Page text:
Maybe you’re familiar with the word, ‘Gaelic’—recognizing it as the native language of Ireland. Even if you’ve never heard it spoken, you may have listened to Gaelic in music as performed by such artists as Celtic Woman or Enya. And if you’ve ever seen it written as it’s being spoken, you probably think the words look nothing like they sound!
In addition to Irish, other variations of Gaelic are Scottish Gaelic and Manx Gaelic—collectively known as Goidelic languages. These, as well as many other languages in the British Isles, share a Celtic heritage. (FYI … if you only know the word ‘Celtic’ from the NBA team, you may be surprised to learn that apart from the Boston variety, the word is properly pronounced with a ‘K’ sound, as in ‘cat.’) The Celts came to these islands from Europe between about 2000 and 400 B.C. which led to the demarcation of Continental Celtic vs. Insular (Island) Celtic. It was from the Insular Celtic that we get the Goidelic as well as the Brythonic (i.e. British, Cornish and Welsh … etc.) dialects.
Celtic, itself, was just one of many languages that sprung from the Indo-European language tree, which seems to have had its roots in Northern India before spreading across Europe. (Here’s an interesting chart.) Along with Gaelic (and English), languages as diverse as Icelandic and Nepali have a common ancestry … which is why so many words sound similar across great expanses of distance and time. Consider: mother (English), mathair (Old Irish), mater (Latin), matar (Sanskrit).
For a time, it seemed that Irish Gaelic would go the way of many other now-dead languages—contributing a few words to the dominant tongue before fading away from disuse. Gaelic mostly managed to withstand Norse and Anglo-Norman incursions (800 – 1100 A.D), but as the Tudor and Stuart royal families began to control Ireland in the 1500s, English increasingly became the official language of government and business (even though most people still spoke Gaelic). By the 1800s, Gaelic was viewed as the language of poor and uneducated and its usage became stigmatized. This poorer population then took a huge hit as 800,000 people died from illnesses related to the Great Irish Famine (1845 – 1852) and from the emigration of about 2,000,000 to the U.S.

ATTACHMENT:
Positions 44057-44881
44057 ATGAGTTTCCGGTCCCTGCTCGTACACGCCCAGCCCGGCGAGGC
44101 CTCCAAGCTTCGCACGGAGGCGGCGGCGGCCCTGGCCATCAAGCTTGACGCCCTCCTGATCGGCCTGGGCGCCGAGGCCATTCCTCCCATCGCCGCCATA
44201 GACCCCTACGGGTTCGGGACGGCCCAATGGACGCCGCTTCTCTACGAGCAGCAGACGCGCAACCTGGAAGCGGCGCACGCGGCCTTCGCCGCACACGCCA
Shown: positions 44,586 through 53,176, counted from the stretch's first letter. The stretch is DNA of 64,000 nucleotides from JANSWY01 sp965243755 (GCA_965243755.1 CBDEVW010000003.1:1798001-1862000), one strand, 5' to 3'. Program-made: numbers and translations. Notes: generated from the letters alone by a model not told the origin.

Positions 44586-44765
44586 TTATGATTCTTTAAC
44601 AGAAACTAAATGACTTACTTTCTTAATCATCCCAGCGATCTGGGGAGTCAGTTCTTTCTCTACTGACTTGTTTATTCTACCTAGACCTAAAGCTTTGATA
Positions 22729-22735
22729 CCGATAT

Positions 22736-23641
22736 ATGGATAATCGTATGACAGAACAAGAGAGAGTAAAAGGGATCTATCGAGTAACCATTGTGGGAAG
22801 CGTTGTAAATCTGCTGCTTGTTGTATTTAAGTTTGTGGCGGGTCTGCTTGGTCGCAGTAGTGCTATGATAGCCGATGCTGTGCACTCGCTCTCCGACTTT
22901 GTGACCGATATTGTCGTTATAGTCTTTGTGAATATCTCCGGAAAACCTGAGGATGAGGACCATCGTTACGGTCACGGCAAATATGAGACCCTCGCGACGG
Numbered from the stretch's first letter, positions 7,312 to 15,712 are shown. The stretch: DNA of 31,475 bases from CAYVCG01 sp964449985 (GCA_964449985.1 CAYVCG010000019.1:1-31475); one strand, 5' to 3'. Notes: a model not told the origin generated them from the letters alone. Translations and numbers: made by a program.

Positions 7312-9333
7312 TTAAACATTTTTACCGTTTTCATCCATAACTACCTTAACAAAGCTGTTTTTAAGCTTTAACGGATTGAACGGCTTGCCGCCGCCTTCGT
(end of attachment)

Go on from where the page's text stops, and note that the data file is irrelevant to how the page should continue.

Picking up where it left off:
However, during the late 19th Century, there arose an academic interest in Gaelic which helped create an impetus for its preservation. The independence of Ireland from England in 1922 also added the imprimatur of nationalistic pride to speaking Gaelic. Today, Irish Gaelic is a mandatory subject in Irish primary and secondary schools, and the government promotes its use as an important way to support a distinct and vibrant Irish culture. According to a 2011 census, about 1.77 million people in the Republic of Ireland now claim the ability to speak Irish-Gaelic (approximately 40% of the population).
So what would you do if you found yourself needing to make a business presentation in the ‘Gaeltacht’ (e.g. a region of Ireland where Gaelic remains the pre-eminent language)? Why, you would call us at Translators-USA, of course! Irish-Gaelic is one of the 150-plus languages covered by our database of 9,000 well-qualified linguists. On your behalf, we could wish your new Irish friends, “Maidin mhaith” (Good morning!) rather than something they’d never actually say like, “barr an maidin” (Top of the morning!) … because at Translators-USA, we know cultures as well as languages. Hope you enjoyed learning more about the Origins of Gaelic… we’re very much looking forward to St. Patrick’s Day and wanted to pay homage to this exciting and dynamic language!